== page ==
1. Agriculture World

Kashmiri Saffron Gets GI Tag

Chander Mohan
Chander Mohan

Pulwama, Budgam, Kishtwar and Srinagar districts of Kashmir Region is always in headlines due to extremist’s activities but this time the news is for Kashmiri Saffron that got GI Tag. Kashmir saffron is renowned globally as a spice. It rejuvenates health and is used in cosmetics and for medicinal purposes. It has been associated with traditional Kashmiri cuisine and represents the rich cultural heritage of the region. The unique characteristics of Kashmir saffron are its longer and thicker stigmas, natural deep-red colour, high aroma, bitter flavour, chemical-free processing, and high quantity of crocin (colouring strength), safranal (flavour) and picrocrocin (bitterness). Saffron cultivation is believed to have been introduced in Kashmir by Central Asian immigrants around 1st Century BCE. In ancient Sanskrit literature, saffron is referred to as ‘bahukam’. 

It is the only saffron in the world grown at an altitude of 1,600 m to 1,800 m AMSL (above mean sea level), which adds to its uniqueness and differentiates it from other saffron varieties available the world over. 

Kashmir saffron, which is cultivated and harvested in the Karewa (highlands) of Jammu and Kashmir, has been given the Geographical Indication (GI) tag by the Geographical Indications Registry. The spice is grown in some regions of Kashmir, including Pulwama, Budgam, Kishtwar and Srinagar.  

In September 2019, Kashmir’s saffron farmers met with officials of the Geographical Indications Registry in New Delhi, a meeting facilitated by the Kashmir department of agriculture. Deputy registrar Chinnaraja G Naidu sought details of the method of production, area under cultivation and reasons for GI tagging. 

India is the fourth largest importer of Iranian saffron: In 2018, it imported saffron worth $18.30 million from Iran, according to the Trade Promotion Council of India.  Iran is currently the largest producer of saffron in the world, as we said earlier, cultivating over 300 tonnes every year on 30,000 hectares of land. In Kashmir, which ranks second in supply, saffron cultivation is limited to about one-eighth that area--3,715 hectares.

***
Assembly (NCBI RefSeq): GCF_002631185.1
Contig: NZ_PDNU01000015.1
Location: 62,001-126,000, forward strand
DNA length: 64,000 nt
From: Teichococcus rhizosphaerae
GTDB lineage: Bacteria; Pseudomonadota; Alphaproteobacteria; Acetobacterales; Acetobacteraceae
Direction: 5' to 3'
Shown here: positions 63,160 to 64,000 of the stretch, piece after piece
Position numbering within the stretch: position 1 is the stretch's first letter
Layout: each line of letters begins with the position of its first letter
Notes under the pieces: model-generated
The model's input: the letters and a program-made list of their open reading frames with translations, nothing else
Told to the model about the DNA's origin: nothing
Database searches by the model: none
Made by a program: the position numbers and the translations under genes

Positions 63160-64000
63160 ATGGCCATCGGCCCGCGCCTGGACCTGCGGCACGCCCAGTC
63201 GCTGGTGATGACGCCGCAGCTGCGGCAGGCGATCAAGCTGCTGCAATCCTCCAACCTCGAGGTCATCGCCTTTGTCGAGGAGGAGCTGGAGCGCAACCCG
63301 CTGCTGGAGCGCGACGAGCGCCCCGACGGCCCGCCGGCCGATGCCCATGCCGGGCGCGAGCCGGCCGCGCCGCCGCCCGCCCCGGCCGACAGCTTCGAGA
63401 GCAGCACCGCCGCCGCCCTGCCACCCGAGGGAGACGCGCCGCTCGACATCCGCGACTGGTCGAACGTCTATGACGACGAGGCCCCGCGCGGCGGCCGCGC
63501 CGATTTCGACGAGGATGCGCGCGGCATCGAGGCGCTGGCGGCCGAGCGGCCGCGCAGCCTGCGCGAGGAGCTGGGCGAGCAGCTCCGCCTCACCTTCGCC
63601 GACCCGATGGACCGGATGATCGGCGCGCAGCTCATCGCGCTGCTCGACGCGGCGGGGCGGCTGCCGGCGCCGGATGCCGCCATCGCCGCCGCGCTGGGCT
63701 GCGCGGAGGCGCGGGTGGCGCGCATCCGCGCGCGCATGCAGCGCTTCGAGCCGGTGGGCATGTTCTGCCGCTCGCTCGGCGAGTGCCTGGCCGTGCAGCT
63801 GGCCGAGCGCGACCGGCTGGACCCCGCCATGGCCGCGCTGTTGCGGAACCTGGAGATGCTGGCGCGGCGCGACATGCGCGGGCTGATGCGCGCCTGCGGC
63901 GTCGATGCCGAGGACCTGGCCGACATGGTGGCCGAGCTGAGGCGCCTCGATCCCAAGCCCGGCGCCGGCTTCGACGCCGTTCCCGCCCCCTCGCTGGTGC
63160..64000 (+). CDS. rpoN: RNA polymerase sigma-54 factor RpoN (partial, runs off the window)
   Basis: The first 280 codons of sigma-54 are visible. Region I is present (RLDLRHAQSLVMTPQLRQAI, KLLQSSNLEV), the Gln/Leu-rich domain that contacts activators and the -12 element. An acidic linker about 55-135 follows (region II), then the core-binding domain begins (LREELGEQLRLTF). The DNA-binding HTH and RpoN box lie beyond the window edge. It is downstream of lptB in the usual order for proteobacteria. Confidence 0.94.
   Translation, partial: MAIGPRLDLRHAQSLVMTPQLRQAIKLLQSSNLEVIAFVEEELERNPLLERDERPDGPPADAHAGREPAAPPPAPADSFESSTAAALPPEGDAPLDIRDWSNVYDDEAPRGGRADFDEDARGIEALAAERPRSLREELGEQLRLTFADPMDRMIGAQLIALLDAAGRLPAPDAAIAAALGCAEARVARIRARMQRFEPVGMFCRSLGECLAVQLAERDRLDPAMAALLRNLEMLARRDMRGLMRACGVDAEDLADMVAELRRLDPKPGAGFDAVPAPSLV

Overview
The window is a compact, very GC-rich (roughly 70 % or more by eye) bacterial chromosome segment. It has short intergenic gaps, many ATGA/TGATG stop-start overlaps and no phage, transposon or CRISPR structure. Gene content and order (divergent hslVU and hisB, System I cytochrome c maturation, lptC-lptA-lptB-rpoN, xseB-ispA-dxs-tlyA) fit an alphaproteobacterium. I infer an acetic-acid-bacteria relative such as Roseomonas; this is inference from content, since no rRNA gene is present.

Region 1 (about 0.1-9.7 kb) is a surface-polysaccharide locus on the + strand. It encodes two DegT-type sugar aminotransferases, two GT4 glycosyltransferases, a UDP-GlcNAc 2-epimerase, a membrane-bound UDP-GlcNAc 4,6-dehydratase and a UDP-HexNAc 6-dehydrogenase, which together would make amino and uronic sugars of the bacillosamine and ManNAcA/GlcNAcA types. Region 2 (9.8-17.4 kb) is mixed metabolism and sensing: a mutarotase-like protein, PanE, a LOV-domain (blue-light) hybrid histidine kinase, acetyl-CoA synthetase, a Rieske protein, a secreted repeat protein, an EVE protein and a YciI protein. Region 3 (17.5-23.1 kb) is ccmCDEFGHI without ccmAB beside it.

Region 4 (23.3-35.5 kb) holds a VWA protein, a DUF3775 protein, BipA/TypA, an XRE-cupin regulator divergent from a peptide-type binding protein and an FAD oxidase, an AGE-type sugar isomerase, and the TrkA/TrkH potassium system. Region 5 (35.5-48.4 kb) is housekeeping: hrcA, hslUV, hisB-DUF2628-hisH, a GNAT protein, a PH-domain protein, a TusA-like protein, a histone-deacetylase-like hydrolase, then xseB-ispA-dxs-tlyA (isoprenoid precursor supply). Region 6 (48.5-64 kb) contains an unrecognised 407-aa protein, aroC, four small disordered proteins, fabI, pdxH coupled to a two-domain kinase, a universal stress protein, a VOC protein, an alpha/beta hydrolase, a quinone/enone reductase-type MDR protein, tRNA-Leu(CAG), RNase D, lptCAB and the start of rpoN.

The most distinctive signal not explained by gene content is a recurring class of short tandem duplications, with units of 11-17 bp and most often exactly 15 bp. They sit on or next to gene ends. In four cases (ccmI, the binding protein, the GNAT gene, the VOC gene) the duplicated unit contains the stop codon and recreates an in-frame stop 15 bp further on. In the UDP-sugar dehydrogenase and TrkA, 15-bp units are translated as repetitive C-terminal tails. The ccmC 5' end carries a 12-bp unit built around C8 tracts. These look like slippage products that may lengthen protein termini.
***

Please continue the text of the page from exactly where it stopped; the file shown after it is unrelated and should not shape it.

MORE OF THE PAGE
Pampore, the township in Pulwama district with around 3,200 hectares of land under saffron cultivation, produces the most in the Valley, according to the agriculture department. Srinagar and Budgam cultivate saffron on 165 and 300 hectares, respectively; Kishtwar is the only district in the Jammu division to grow the spice on 50 hectares of land. 

The price of Kashmiri saffron fell by 48% after 2007, the year Iranian imports grew substantially, as per the All J&K Saffron Growers Development Cooperative Marketing Association. A gram of Kashmiri saffron fetched Rs 120 in 2020, against Rs 250 in 2007, said Abdul Majeed Wani, a saffron grower and President of the Association. 

Chinnaraja G. Naidu, Deputy Registrar of Geographical Indications, said, “Kashmir saffron is a very precious and costly product. Iran is the largest producer of saffron and India is a close competitor. With the GI tag, Kashmir saffron would gain more prominence in the export market,” he added. 

The saffron available in Kashmir is of three types — ‘Lachha Saffron’, with stigmas just separated from the flowers and dried without further processing; ‘Mongra Saffron’, in which stigmas are detached from the flower, dried in the sun and processed traditionally; and ‘Guchhi Saffron’, which is the same as Lachha, except that the latter’s dried stigmas are packed loosely in air-tight containers while the former has stigmas joined together in a bundle tied with a cloth thread. 

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